These side effects can drastically decrease productivity in both the parents and the children once the children grow up, thus furthering the poverty and hunger in the family. It is arduous for governments to control hunger in the population as when it is so widespread. In fact, malnourished workers can further worsen the economy leading to more hungry citizens. Some believe that the estimated cost of malnutrition to the global economy is around $3.5 trillion per year.
Effects of COVID-19 on Hunger
The current global pandemic has negatively affected nearly every country in the world, but it seems that West African countries like Togo will struggle much more economically. The disease severely impacted Togo’s agriculture season. With enforced social distancing and curfews, limits on working hours and enforced policies on markets and sellers, farmers have experienced economic challenges. Environmental challenges have already been decreasing the success of farming in the West African region but the pandemic might have even worse effects. The closing of schools also meant that many children who relied on in-school meal plans, now have no access to nutrition.
Fighting Hunger in Togo
As previously highlighted, without government intervention, high rates of hunger in a population after time lead to even higher rates of hunger; therefore, it is economically beneficial for the government to involve itself. Yet, the Togolese government has not made the proper investment into agriculture or hunger initiatives over the past decade.
The World Food Programme (WFP) has been one of the main actors dealing with the issue of hunger in Togo. WFP has been present in Togo since 1968 and is currently participating in three main projects to help the country: United Nations SDG 2030 Fund, WFP Immediate Response Account (IRA) for emergency preparedness activity in Togo and U.N. Country Team (UNCT) for food assistance to those who experienced floods in the Togo maritime region. WFP has been working on increasing and improving food production strategies across the territory, providing technical and financial assistance to farms and training 95 national actors from northern Togo on a joint quick assessment of humanitarian needs after a catastrophe. WFP has also introduced food-for-work projects in the region, in which citizens receive nourishment for participating in reforestation or improvement of roads.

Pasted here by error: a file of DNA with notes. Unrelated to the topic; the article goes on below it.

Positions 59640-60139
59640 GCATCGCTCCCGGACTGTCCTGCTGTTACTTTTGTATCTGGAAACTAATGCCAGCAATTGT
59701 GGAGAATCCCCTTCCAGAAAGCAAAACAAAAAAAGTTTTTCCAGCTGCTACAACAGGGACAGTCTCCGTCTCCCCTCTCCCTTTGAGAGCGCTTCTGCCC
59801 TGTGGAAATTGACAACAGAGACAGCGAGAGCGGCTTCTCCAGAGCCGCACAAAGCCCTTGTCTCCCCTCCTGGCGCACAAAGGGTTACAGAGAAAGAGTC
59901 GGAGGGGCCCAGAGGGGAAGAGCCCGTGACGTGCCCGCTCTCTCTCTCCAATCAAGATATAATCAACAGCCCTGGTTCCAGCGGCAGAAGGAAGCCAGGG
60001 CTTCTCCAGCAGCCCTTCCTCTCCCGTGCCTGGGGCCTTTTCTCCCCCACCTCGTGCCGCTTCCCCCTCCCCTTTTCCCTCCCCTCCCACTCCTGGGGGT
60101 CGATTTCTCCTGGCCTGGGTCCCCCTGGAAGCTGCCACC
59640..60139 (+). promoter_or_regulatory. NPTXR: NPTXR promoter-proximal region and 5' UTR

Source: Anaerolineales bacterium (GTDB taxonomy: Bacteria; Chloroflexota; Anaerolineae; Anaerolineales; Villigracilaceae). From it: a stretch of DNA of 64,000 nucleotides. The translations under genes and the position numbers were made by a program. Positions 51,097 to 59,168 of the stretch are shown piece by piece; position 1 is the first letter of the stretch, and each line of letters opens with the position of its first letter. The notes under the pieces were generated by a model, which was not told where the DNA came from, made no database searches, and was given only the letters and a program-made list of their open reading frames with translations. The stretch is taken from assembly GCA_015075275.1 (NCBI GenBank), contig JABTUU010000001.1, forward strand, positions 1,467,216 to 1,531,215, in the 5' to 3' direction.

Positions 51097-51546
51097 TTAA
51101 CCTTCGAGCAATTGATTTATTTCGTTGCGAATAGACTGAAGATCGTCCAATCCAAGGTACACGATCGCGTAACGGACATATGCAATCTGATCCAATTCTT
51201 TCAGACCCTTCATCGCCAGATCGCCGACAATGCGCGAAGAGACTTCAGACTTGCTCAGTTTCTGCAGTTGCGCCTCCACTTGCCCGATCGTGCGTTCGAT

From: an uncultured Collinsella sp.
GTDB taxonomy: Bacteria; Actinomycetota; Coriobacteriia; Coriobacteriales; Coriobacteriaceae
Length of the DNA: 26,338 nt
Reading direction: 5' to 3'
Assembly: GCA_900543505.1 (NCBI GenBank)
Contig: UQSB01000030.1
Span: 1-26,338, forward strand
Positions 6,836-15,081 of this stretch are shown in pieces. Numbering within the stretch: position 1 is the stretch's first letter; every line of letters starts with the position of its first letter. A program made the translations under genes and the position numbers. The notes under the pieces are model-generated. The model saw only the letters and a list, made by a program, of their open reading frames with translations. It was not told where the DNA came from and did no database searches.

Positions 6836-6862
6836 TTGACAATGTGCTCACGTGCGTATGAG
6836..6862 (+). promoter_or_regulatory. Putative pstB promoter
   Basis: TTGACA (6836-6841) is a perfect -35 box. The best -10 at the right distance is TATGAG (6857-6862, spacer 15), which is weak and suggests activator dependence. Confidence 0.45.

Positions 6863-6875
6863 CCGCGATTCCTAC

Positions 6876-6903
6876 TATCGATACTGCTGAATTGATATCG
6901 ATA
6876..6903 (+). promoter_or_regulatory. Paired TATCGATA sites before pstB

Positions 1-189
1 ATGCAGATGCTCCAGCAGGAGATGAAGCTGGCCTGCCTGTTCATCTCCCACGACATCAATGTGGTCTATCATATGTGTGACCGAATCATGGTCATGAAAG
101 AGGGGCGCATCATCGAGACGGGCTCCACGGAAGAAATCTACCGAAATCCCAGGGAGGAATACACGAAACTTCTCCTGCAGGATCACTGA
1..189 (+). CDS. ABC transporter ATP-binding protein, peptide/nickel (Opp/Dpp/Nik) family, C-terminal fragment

In order to help the Togolese government respond to COVID-19 properly, WFP has not only been providing food to those the pandemic has affected but also collecting data from 2,180 households about food security. However, the virus has now delayed many of WFP’s projects.
Although hunger has been rising drastically over the last couple of months globally, social response and aid have also been on the rise. Hunger in Togo will likely increase in 2020, but given the work of NGOs such as WFP, the citizens of Togo will hopefully receive the aid they need.
– Anna Synakh